Coronavirus: IMF tells Britain to increase public investment and welfare support
Britain can afford to ramp up its already massive spending push to counter the effects of the coronavirus pandemic on the economy, the head of the International Monetary Fund said on Thursday.
The British government should increase public investment and bolster its welfare support for people who lose their jobs because of the crisis, said Kristalina Georgieva, the IMF’s managing director.
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It should also continue supporting companies and protecting workers until the economic hit eases, Georgieva said at the end of a review of Britain’s economy by the Fund.
“My main message today is that continued policy support is essential to address the pandemic and to sustain and invigorate a recovery,” Georgieva said in an online presentation alongside British finance minister Rishi Sunak.
“We welcome that the authorities have committed to deliver it as long as necessary to boost expectations and confidence. The policy space exists to do this,” she said.
The IMF has estimated that Britain is on course to rack up a budget deficit of 16.5 percent of gross domestic product this year, dwarfing the damage wrought on the country’s public finances by the global financial crisis.
Georgieva said fixing the public finances could not be ignored but should only happen “once the private sector has durably picked up steam.”
IMF staff said increases in the rate and scope of major taxes would be almost inevitable.
Sunak welcomed the IMF report, which he said endorsed his economic policies and his warnings that there would need to be action in future to reduce borrowing.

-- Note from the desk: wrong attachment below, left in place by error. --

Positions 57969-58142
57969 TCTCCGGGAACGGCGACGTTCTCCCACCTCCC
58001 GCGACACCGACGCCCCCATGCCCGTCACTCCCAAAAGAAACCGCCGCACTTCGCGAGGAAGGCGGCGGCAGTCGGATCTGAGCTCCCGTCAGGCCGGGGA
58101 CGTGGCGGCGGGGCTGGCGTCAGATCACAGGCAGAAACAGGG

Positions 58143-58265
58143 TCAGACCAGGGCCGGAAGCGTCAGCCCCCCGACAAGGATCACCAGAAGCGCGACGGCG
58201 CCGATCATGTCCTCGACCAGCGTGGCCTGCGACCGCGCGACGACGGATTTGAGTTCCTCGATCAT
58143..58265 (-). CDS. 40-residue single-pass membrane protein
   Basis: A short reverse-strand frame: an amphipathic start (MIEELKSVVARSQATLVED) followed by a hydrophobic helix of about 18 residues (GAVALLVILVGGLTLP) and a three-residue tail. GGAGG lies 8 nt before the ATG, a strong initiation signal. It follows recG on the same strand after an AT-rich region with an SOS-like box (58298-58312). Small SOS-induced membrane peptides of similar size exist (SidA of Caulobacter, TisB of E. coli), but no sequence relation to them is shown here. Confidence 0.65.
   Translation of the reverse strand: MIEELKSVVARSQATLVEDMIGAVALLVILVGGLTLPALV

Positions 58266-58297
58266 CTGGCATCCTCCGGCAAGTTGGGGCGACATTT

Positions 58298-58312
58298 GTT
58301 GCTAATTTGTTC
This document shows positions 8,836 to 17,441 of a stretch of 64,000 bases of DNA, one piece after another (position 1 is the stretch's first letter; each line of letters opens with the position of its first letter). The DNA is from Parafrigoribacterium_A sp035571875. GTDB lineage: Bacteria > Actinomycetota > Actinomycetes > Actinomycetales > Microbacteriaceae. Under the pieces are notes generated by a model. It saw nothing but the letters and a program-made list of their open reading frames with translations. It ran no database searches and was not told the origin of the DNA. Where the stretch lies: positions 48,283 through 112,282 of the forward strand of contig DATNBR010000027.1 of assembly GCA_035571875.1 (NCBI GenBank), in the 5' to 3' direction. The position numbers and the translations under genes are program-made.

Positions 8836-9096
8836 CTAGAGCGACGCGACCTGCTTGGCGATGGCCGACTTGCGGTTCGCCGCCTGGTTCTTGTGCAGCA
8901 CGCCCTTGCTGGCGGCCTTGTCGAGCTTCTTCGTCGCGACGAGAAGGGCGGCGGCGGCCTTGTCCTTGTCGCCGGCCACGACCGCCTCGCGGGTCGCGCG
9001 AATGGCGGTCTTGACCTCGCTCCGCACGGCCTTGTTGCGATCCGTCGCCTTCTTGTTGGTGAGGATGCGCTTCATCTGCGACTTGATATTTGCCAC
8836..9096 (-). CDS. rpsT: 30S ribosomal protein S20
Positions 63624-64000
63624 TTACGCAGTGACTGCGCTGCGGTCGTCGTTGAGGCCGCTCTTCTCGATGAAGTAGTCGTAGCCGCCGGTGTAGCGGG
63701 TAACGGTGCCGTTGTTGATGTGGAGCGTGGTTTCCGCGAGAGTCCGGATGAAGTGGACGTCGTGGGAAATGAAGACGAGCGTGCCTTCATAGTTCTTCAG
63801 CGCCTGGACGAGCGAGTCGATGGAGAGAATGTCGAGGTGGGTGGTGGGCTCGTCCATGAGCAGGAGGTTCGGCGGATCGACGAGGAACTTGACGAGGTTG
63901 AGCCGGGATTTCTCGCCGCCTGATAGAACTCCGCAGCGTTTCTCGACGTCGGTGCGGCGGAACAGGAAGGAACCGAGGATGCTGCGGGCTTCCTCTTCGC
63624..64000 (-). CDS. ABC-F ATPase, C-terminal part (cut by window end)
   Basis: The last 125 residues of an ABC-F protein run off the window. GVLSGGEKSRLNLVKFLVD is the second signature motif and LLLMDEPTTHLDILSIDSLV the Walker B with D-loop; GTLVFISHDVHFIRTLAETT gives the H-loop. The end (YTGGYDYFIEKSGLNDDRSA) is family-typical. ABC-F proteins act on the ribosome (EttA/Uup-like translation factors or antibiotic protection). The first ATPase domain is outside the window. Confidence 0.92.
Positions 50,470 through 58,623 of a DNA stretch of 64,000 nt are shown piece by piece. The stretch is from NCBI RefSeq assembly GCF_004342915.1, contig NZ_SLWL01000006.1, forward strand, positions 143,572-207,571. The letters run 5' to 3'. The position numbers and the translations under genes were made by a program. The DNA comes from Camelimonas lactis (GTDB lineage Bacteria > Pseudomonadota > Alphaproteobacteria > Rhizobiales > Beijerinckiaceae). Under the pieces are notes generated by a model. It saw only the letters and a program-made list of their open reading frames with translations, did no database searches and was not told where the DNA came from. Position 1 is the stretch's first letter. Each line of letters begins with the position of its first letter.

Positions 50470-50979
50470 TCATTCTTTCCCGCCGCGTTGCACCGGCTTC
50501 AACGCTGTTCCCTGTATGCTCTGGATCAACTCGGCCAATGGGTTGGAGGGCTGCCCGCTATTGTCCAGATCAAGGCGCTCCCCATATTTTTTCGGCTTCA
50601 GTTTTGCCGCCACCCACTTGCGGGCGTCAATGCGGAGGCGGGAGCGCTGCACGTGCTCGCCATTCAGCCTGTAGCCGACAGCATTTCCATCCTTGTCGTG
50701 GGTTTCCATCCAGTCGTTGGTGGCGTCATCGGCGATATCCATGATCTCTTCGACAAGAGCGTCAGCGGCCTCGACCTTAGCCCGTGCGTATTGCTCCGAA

“Let me be clear on what the Fund is saying today. It’s right to support the economy in the short term, but over time, - and in line with other major economies - we must get our public finances back on a sustainable path,” he said
The IMF released more pessimistic forecasts for the British economy which it now saw contracting by 10.4 percent in 2020 and then growing by 5.7 percent in 2021, down from estimates published just a few weeks ago.
Georgieva said the Bank of England should continue to keep monetary policy accommodative because of the “significant risk” that would come in weaker than its 2 percent target.
“This can be done by scaling up government bond purchases. Other tools like negative rates can be brought in after further understanding is developed on when they would be most useful in the UK context,” she said.
The BoE is widely expected to expand its bond-buying program next week while it looks into the feasibility of taking its benchmark lending rate - currently at 0.1 percent - below zero for the first time.
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